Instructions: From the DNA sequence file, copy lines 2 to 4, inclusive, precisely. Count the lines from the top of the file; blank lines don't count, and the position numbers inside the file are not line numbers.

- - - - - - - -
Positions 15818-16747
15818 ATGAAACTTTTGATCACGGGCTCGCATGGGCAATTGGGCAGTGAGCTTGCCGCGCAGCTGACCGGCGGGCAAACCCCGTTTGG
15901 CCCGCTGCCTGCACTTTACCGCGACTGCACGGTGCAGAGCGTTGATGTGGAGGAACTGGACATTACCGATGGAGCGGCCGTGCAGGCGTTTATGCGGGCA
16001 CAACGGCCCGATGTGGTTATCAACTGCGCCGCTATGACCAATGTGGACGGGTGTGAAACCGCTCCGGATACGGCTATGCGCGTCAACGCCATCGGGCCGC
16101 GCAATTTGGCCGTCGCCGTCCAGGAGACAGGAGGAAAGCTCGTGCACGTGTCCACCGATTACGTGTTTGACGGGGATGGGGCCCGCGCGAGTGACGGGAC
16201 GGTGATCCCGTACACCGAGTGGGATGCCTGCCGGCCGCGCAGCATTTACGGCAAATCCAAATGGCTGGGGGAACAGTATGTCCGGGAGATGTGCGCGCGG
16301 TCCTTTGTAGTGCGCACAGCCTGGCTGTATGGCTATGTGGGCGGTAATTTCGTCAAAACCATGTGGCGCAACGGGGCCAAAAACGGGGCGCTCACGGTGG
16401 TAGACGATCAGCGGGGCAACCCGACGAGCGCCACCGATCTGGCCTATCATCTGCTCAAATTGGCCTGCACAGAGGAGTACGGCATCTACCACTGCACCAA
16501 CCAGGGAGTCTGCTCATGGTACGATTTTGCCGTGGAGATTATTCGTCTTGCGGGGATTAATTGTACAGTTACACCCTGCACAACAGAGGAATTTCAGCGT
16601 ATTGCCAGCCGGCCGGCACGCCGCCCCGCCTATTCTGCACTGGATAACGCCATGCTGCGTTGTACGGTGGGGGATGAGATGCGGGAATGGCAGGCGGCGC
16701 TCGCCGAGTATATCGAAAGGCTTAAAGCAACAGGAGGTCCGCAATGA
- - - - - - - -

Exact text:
15818 ATGAAACTTTTGATCACGGGCTCGCATGGGCAATTGGGCAGTGAGCTTGCCGCGCAGCTGACCGGCGGGCAAACCCCGTTTGG
15901 CCCGCTGCCTGCACTTTACCGCGACTGCACGGTGCAGAGCGTTGATGTGGAGGAACTGGACATTACCGATGGAGCGGCCGTGCAGGCGTTTATGCGGGCA
16001 CAACGGCCCGATGTGGTTATCAACTGCGCCGCTATGACCAATGTGGACGGGTGTGAAACCGCTCCGGATACGGCTATGCGCGTCAACGCCATCGGGCCGC